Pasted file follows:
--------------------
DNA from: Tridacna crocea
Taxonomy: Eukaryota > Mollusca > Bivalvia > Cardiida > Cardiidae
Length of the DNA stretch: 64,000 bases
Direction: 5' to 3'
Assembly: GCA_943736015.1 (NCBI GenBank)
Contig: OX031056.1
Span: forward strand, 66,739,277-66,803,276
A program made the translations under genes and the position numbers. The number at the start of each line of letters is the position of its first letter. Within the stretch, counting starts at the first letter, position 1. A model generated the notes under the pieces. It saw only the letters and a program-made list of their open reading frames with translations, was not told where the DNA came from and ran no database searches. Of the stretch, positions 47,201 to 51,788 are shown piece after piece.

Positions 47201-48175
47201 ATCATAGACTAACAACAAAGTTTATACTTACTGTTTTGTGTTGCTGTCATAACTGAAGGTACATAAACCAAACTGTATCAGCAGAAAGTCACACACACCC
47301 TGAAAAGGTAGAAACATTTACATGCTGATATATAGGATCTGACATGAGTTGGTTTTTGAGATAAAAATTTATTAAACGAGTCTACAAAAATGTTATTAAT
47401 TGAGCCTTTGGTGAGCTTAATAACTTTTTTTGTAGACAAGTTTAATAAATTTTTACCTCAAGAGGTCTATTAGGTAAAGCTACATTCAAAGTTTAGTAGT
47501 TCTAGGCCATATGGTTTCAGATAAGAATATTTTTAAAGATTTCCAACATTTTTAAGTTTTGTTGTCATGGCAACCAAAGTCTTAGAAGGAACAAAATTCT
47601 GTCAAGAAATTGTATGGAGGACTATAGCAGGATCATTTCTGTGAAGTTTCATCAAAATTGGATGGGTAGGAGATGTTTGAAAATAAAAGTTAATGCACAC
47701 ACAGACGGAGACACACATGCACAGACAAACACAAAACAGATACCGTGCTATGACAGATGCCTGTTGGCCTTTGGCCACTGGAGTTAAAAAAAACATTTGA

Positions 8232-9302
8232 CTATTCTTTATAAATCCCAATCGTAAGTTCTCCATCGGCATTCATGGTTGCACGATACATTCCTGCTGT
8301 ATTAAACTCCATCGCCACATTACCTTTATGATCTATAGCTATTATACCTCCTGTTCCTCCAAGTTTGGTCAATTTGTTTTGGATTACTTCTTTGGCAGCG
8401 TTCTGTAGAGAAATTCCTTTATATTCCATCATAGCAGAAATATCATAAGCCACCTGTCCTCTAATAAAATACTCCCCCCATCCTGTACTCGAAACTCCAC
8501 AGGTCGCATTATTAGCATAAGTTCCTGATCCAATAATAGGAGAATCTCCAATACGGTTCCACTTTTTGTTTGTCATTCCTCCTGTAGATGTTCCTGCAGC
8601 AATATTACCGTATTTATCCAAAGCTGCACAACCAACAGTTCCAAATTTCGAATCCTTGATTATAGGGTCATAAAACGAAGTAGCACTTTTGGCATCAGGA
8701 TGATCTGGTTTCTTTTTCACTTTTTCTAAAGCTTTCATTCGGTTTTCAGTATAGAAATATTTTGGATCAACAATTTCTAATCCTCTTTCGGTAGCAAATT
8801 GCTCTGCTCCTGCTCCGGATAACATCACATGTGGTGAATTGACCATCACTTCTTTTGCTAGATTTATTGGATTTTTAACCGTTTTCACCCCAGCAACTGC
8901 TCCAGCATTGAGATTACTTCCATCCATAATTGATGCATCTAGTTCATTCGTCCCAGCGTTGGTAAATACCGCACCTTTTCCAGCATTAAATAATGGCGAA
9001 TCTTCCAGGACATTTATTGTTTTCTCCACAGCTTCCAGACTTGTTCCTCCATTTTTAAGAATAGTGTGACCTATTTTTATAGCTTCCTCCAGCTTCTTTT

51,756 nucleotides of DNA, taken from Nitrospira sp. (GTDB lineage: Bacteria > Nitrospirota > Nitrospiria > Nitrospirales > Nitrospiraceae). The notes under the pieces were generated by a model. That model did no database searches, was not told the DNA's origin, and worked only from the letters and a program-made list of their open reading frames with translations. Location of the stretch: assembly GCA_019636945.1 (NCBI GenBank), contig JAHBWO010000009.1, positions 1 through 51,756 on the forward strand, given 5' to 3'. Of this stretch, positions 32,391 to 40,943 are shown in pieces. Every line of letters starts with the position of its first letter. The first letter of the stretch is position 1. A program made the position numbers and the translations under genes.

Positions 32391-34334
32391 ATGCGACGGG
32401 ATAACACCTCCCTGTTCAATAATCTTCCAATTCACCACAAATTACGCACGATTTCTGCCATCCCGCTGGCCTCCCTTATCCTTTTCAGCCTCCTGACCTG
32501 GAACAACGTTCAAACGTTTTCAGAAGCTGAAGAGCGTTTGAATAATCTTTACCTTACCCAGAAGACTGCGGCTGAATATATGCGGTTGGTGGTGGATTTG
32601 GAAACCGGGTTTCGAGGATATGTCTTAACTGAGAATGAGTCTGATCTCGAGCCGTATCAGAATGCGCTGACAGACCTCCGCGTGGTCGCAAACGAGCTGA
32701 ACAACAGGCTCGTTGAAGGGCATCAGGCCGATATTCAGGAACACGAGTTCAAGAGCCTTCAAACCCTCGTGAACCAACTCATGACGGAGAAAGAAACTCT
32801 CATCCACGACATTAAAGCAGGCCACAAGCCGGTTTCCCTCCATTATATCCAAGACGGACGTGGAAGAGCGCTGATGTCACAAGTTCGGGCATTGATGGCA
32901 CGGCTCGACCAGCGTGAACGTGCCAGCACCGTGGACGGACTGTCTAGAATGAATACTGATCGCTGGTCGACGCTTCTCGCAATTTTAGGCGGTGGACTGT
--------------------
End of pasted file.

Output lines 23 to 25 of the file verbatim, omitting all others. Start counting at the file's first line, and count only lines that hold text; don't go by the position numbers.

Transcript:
8801 GCTCTGCTCCTGCTCCGGATAACATCACATGTGGTGAATTGACCATCACTTCTTTTGCTAGATTTATTGGATTTTTAACCGTTTTCACCCCAGCAACTGC
8901 TCCAGCATTGAGATTACTTCCATCCATAATTGATGCATCTAGTTCATTCGTCCCAGCGTTGGTAAATACCGCACCTTTTCCAGCATTAAATAATGGCGAA
9001 TCTTCCAGGACATTTATTGTTTTCTCCACAGCTTCCAGACTTGTTCCTCCATTTTTAAGAATAGTGTGACCTATTTTTATAGCTTCCTCCAGCTTCTTTT